Kitaro and the Millennium Curse Review
The FilmThere is one spectacularly "off" moment during Kitaro and the Millennium Curse that caused me to howl with laughter. It's very rare for a piece of entertainment aimed at youngsters to cause such a positive reaction in me and I was left wondering whether this was due to greater permissiveness or invention in such films in Japan or whether it was just darned funny. I don't wish to spoil it for you but I will say it involves a reference to an old woman's nipples that I just couldn't imagine happening in a western context.
Kitaro, for those of you who don't know, is a special kind of adventurous Goblin who protects the human race from all manner of evil threats from the netherworld. He is supported by Cat Girl, Ratman and his father who is basically a walking eyeball - Lord knows how the mechanics of procreation worked, perhaps his mother receive a penetrating stare. Kitaro is drawn into an intrigue which is seeing young women disappear courtesy of an unhappy spirit and embarks on a mission to either exorcise or becalm this miserable fantasm.
It's hardly revolutionary but it is served up well as a jolly pantomime. Think Rentaghost with wire-fu and you won't be far off. It's definitely aimed for the kid in you and I think western parents may have some difficulty explaining the off humour and the significance of dry fruit, but this is very much worth the effort for an offbeat adventure.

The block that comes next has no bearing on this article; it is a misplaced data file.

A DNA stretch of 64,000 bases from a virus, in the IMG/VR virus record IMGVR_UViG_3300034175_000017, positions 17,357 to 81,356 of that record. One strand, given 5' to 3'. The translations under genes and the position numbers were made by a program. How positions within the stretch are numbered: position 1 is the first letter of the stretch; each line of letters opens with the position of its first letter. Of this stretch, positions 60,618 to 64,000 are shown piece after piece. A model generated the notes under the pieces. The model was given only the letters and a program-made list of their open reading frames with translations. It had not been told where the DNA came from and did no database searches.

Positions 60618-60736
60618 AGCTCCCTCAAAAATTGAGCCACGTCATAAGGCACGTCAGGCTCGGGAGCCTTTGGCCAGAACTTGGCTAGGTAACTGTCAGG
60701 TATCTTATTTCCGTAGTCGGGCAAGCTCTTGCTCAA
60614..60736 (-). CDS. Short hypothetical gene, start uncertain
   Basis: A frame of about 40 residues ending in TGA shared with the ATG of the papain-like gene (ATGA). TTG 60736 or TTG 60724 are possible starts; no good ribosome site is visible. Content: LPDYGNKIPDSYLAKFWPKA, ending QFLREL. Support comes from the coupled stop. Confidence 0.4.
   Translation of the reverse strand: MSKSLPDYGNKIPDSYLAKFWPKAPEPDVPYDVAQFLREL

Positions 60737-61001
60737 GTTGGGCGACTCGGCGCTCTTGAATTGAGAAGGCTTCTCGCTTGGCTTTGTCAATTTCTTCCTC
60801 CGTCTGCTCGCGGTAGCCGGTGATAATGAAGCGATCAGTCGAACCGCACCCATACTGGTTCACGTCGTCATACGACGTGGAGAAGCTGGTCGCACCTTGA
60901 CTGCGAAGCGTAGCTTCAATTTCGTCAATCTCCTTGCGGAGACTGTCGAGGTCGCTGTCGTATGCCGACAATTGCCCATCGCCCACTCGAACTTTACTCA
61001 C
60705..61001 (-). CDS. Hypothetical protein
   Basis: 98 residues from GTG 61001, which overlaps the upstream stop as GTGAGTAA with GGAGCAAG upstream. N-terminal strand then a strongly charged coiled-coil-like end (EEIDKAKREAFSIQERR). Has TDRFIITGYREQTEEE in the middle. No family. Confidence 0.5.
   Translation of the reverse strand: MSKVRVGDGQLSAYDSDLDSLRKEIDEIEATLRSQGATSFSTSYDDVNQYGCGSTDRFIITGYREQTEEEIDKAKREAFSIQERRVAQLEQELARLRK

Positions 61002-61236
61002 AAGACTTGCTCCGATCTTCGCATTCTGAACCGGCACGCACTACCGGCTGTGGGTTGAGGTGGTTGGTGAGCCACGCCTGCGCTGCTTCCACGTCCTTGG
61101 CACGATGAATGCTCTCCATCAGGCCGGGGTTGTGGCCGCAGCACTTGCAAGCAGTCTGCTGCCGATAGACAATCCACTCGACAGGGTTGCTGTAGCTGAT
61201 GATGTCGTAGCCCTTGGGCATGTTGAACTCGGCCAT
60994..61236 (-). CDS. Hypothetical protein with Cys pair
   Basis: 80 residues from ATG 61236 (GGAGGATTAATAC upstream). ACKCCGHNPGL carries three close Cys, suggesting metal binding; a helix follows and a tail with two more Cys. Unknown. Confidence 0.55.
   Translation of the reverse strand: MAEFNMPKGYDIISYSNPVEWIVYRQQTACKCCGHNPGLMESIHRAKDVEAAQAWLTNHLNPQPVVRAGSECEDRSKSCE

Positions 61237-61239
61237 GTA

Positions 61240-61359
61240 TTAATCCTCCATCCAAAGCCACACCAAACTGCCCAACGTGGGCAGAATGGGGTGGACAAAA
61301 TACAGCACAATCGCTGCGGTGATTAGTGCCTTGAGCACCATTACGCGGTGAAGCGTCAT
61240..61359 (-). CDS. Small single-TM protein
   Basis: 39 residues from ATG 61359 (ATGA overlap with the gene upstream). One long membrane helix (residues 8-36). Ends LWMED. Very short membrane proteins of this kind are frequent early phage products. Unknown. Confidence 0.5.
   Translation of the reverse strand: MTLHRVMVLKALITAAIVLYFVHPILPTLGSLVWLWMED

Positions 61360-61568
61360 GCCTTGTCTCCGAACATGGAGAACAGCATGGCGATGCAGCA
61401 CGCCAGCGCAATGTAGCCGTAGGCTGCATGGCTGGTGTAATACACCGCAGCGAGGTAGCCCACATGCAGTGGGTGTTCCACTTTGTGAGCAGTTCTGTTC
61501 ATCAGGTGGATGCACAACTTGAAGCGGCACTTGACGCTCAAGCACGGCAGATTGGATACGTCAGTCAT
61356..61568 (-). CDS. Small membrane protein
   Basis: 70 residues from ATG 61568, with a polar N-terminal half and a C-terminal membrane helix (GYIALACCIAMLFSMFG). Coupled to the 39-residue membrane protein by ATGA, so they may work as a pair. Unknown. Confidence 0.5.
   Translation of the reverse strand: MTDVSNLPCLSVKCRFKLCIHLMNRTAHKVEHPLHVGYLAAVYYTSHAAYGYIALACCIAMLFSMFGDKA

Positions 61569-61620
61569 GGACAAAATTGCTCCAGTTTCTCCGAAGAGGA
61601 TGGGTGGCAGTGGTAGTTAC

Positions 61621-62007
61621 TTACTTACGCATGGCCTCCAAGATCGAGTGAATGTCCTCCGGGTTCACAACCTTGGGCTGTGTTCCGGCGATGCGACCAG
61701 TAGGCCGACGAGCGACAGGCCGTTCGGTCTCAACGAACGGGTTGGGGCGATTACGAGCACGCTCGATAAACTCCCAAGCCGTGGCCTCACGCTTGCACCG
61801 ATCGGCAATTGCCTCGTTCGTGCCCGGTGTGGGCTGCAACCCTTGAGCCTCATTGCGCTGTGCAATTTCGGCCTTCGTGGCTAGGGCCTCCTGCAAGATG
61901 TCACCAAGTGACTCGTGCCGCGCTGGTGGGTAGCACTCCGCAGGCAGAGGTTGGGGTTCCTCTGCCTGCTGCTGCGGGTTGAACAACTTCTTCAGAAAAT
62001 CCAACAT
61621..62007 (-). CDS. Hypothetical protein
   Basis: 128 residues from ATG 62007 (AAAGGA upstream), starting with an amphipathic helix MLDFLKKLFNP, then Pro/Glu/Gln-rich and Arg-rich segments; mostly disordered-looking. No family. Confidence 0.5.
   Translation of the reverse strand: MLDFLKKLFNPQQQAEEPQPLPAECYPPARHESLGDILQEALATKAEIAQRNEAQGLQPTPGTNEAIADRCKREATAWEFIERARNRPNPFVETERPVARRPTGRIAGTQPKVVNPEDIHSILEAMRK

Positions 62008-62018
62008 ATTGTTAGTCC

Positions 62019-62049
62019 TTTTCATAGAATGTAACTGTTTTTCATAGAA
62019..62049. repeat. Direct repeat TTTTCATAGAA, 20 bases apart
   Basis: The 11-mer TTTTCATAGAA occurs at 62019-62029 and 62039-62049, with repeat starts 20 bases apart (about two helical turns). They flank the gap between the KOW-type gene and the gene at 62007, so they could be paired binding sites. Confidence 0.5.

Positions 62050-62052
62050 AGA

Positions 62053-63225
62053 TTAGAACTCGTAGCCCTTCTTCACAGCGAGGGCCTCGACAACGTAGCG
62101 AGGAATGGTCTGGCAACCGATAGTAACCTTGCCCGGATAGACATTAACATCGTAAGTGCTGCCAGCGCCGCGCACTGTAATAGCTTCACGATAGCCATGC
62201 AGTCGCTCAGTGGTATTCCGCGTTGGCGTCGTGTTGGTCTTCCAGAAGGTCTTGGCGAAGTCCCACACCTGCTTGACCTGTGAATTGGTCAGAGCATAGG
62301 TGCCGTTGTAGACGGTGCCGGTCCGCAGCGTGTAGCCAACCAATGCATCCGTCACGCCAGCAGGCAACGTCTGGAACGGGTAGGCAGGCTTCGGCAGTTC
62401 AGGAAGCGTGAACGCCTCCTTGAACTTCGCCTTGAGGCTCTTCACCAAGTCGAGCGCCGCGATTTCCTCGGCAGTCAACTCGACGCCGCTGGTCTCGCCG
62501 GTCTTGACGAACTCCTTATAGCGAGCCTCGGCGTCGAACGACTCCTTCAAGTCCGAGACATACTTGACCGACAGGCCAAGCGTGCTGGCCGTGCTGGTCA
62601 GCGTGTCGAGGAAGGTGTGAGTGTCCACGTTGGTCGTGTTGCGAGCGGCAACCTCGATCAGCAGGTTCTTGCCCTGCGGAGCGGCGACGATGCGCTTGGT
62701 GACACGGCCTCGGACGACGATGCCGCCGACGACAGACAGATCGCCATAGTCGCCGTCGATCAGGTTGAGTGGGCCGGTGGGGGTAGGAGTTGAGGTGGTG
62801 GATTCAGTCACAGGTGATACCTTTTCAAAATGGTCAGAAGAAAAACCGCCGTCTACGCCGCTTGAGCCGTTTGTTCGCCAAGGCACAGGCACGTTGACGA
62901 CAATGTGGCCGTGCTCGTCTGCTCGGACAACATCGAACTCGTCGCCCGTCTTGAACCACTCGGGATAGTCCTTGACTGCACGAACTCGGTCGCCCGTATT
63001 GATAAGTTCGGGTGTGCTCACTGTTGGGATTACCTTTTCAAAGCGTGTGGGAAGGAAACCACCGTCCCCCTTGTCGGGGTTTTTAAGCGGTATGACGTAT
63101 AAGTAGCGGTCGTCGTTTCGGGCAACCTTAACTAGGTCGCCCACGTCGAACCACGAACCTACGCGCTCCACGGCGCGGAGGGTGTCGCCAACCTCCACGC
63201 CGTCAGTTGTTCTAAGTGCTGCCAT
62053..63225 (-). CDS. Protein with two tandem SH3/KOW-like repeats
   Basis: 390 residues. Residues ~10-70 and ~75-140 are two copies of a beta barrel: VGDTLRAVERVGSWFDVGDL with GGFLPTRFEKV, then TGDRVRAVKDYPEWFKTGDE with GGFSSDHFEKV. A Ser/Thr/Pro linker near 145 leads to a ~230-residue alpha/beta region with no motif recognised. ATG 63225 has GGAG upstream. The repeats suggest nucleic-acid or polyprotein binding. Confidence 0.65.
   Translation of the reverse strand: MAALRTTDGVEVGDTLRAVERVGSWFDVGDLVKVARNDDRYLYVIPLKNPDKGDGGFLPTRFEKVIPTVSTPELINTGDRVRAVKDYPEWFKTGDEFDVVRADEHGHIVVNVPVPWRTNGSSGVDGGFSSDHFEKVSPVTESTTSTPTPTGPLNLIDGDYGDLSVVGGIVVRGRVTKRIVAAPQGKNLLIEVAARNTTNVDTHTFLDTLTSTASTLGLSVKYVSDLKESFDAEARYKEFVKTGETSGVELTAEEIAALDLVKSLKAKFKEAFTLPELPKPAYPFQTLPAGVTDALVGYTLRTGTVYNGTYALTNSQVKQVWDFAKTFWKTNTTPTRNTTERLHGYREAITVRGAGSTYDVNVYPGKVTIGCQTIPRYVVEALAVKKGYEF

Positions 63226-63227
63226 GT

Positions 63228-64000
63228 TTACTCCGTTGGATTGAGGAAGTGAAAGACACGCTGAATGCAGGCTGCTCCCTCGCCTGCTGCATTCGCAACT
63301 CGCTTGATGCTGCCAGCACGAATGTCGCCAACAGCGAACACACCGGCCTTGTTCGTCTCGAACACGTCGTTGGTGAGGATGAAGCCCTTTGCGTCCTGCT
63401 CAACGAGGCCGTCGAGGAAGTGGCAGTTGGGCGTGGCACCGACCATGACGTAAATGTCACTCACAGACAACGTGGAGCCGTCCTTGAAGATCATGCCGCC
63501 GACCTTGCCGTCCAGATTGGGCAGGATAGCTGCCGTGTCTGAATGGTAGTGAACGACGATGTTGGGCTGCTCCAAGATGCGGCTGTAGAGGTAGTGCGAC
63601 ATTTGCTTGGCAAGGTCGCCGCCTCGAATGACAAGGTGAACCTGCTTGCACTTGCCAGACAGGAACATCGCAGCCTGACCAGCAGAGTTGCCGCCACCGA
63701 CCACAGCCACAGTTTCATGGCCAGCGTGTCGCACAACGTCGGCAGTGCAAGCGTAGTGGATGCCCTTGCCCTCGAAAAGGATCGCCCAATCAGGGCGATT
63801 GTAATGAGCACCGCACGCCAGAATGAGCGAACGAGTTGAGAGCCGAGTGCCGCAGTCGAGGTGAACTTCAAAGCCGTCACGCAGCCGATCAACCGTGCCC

Technical SpecsOffered on a dual layer and region two encoded disc, the transfer given to Kitaro is quite murky. It looks very like it was shot on video and I am not certain that it has been converted properly to PAL with a degree of motion shake and muted contrast pretty evident. It's not over-sharp but the amateurish pantomime feel of the feature may make you less concerned at getting stunning picture quality. This is a weak transfer overall - dark and lacking colour.
Special FeaturesOutside of a trailer, The only extra feature offered here is that of production notes courtesy of popping your disc into a computer. The menu presentation is very basic with static art and few frills. The production notes are provided as a 48MB pdf file spread over 9 pages with photos to accompany the text. The text fills in background over the history of the Kitaro manga and how the character has developed, as well as providing cast, character and crew bios.
SummaryThis was fun. It's a weak transfer but available very cheap so it might be worth a punt for fans of the comic or those wanting a bit of a childish romp
7 out of 10
5 out of 10
6 out of 10
4 out of 10